It was written in an era where segregation was still legal, where spousal abuse was not unusual, and women - who had only had the vote for twenty years in 1939 - being treated like delicate, mindless objects was pretty much still the norm. Today, this book would go down in flames and never fly in light of modern attitudes. I think a lot of its success was because many contemporary women could identify with Scarlett and her relationship issues.

GWTW is still a great book, beautifully written, a historic time capsule in a fictional setting. It's riveting and wonderful. But I don't see it as a romance; I see it as two black sheep who are bad for each other, who feed each other's egos, and ends in ruined relationships.
I don't see it as a romance either. It's a great criticism of the era it was written and an interesting perception of the era it's set. As for Scarlett, imo she is an admirable character because she fought for her place in the world and she broke the norms of the time she lived. For whatever reason, she made a difference.
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leatherface

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« Reply #27 on: October 09, 2019, 04:03:26 PM »

Let me begin by saying that GWTW has been in my reading rotation most of my life. I bought Scarlett when it came out (I liked the first half, but when it devolved into reducing the Irish to superstitious, murderous idiots...), and I've read Rhett Butler's People (not bad), and Ruth's Journey (I think the best of the successor novels). However:

As I've gotten older and more worldly, and the fact that we live in a more psychologically and socially aware society, I don't see Rhett in a romantic light anymore. Frankly, he's an asshole - he'd actually fit in with today's politicians quite well. In fact, he spends most of GWTW goading and gaslighting Scarlett, yanking her chain, pushing her to break the mold, wrecking her relationships in her family and circle, bringing out the worst in her, playing on her ignorance, and when he builds her up, he punctures her balloon every time. He taught her how to be the rule-breaking, rude, arrogant, not-a-lady that broke societal norms, but when that bored him, and knowing full well she'd had a lifelong obsession with Ashley on top of it, he dropped her. She was literally left with nothing but the house when he walked out on her. I don't think that's terribly romantic, honestly.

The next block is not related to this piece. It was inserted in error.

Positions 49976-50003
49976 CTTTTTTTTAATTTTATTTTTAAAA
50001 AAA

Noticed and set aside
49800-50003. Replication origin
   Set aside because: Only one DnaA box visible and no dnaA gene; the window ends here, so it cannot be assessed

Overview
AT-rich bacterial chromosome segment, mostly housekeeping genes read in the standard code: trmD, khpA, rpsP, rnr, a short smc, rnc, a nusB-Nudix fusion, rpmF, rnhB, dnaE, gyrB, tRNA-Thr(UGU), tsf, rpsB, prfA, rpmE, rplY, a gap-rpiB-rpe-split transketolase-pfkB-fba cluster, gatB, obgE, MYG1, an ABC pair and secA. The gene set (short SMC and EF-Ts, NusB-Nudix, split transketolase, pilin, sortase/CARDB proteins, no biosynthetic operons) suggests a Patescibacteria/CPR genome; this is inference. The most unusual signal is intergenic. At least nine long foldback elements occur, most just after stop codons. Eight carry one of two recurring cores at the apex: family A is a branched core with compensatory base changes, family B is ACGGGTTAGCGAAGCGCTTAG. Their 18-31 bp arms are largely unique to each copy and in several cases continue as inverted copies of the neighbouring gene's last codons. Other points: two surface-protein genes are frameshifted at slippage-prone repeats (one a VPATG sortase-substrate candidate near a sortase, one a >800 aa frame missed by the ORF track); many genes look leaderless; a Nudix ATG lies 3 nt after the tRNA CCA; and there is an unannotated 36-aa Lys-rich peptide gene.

It was written in an era where segregation was still legal, where spousal abuse was not unusual, and women - who had only had the vote for twenty years in 1939 - being treated like delicate, mindless objects was pretty much still the norm. Today, this book would go down in flames and never fly in light of modern attitudes. I think a lot of its success was because many contemporary women could identify with Scarlett and her relationship issues.

GWTW is still a great book, beautifully written, a historic time capsule in a fictional setting. It's riveting and wonderful. But I don't see it as a romance; I see it as two black sheep who are bad for each other, who feed each other's egos, and ends in ruined relationships.

I've always considered GWTW as the chronicle of one woman's journey through life at a significant point in American history. I have never considered it a romance because I don't think Scarlett was ever capable of having a non-toxic romantic relationship without significant therapy prior to.

And you are right, it is a time capsule and communicates to the reader the unspoken and intangible cultural norms of Southern-American society during the Reconstruction Era.

Also Scarlett resonated with me, because it was refreshing to read a story told from a female point of view who wasn't a standard, paint by numbers heroine.
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CyrilSebastian

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« Reply #28 on: October 10, 2019, 02:47:33 AM »

The White Ruffle Gown of Scarlett     
https://www.youtube.com/watch?v=pwIlJjt4mxQ
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cordtx

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« Reply #29 on: October 10, 2019, 03:06:49 AM »

The author Margaret Mead was very critical of southern culture in the way women were treated in southern culture so she was not writing the book to glamorize the south for sure. Also have any of you reread it as you got older and were shocked to find out that Scarlet’s mother was 28 in the book and that was considered old!!